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The dolphins of Ponta do Ouro

After our stay in Umkomaas it was time to set out on the long drive to Mozambique. We were aiming for the Kosi Bay border, which took us at least 6 hours to reach. We left our rental car in the lockup and transferred to the other side to meet our pickup. The main goal of this part of the trip was to snorkel with the inshore bottlenose dolphins of the waters around Ponta do Ouro.

The dolphins
We had booked 3 days of dolphin snorkeling with Dolphin Encountours, run by researcher Angie Gullan. The program Angie has set up is apart from interactive by swimming with the dolphins also quite educational with talks (and video's) about these beautiful animals and their behaviour. We were really looking forward to it since our experience with the dolphins of the Azores last year. This time however I was hoping not to drown my camera and luckily I succeeded in keeping it dry. The dolphins encountered around Ponta are typically Inshore bottlenose dolphins, but also Indopacific humpback dolphins and Common dolphins are visitors of these shores. We only got to see the bottle nose variant, which is supposed to be distinctly different from it's offshore relative.

Unfortunately the weather in Ponta witheld us from going out for three trips. Nature allowed us to interact only one time with the dolphins.. Despite this fact we still could see why the program is pretty special and we certainly could recommend going there. Ponta is quite a touristy place (although it is a lot better than for example the mass tourism along the Egyptian coastline) but still has nice wildlife on offer. Angie and her team really know how to work with these dolphins and gather data during the interactions for research as well. Interactions are limited to 2 drops to let the dolphins choose whether they want to interact for a longer time or not. No chasing dolphins is involved here like for example is done on Zanzibar, as I have been told.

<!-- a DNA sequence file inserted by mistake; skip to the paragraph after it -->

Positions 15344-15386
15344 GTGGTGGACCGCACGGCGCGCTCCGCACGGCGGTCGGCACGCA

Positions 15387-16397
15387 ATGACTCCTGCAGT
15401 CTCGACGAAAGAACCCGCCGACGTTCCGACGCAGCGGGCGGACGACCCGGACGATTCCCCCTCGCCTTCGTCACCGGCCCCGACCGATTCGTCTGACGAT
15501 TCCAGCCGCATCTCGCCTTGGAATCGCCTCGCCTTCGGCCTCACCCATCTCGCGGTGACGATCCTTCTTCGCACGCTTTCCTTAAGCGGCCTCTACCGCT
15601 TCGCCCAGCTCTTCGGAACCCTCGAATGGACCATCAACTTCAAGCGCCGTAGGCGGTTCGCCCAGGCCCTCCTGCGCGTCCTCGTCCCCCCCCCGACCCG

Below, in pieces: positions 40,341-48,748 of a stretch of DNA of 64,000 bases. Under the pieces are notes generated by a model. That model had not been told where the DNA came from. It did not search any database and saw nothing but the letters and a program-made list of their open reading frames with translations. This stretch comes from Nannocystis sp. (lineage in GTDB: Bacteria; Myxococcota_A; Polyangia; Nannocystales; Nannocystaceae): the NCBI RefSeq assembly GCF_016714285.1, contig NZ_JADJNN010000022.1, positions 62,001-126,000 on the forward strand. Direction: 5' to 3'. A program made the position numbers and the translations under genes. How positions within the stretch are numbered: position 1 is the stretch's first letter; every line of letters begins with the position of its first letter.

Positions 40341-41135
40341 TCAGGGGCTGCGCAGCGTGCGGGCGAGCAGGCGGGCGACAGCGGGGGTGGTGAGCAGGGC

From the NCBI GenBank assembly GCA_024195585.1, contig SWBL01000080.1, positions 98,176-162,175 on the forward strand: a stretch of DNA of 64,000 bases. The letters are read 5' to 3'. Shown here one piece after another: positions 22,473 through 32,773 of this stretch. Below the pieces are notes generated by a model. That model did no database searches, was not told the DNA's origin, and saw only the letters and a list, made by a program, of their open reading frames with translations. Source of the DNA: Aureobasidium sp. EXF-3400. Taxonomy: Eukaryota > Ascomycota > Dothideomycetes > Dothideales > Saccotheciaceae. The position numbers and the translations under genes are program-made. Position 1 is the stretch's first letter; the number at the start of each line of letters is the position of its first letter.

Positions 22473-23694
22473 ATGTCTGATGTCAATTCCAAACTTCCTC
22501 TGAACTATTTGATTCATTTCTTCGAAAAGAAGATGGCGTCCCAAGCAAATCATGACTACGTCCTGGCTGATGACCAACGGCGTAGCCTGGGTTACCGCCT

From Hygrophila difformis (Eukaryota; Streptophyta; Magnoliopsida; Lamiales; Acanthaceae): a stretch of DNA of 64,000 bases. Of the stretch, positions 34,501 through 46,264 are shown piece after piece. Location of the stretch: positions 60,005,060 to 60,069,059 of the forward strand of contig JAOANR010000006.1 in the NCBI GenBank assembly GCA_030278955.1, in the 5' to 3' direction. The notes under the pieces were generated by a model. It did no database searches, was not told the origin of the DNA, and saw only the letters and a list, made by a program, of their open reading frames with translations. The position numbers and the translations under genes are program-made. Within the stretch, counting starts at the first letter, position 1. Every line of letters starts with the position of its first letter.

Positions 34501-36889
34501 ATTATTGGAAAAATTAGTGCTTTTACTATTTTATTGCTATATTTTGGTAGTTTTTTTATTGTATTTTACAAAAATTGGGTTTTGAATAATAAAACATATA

Environmental and conservation issues 
One of the main issues for these dolphins, as well as for other marine life, is the possible building of a harbor to unlock Africa's interior for transport of stone coal and other materials. Angie explained that if the construction of this harbor will take place, that the consequences for the marine ecosystem are disastrous. Apart from the direct consequences of construction activities for the harbor also increased boat traffic will have a big effect on the population of dolphins which use echo location (=hearing) as a method of locating their food and enemies. The  increase of tourism and boating in the area must affect these mammals in their foraging movements quite a bit. Sound travels fast underwater let alone the high amount of decibels jetski's emit underwater...
Whether this harbor will be build depends on a few things, amongst which the possible creation of a huge marine reserve along the coast. Angie and here colleagues are working hard to establish this reserve before the plans for the harbor are put into practice. I can imagine that also in this project the Chinese are involved, since they are involved into most if not all construction works in Mozambique. My experience is that most Chinese are more inclined to want to eat wilfdlife than protect it, so they will most likely advocate for this big harbor anyway. With many corrupt officials and a few bribes it could be decided very quickly. We can only hope that this marine reserve will be established soon to prevent such environmental catastrophe from happening.

To close off positively:
In between the interactions with the dolphins the crew lowered a hydrophone in the blue waters to let us listen to the sounds underwater. It was amazing to hear how many humpback whales vocalised in the area. The grunting, singing and whistling was seriously impressive if you ask me. There were so many whales along this Southern African coast I just could not believe it. It seemed to be just a matter of time before we would come very close to them in water as well..

We stayed in the little pension O Lar do Ouro Guest Lodge, which was basic, but just what we needed for our stay. There was a little pool and a bar for drinks.

joostvanuffelen's picture
About the Author:
Joost loves the oceans, travelling and (underwater)photography. Combining those three elements he creates ocean art, travel reports and ocean photo stories...


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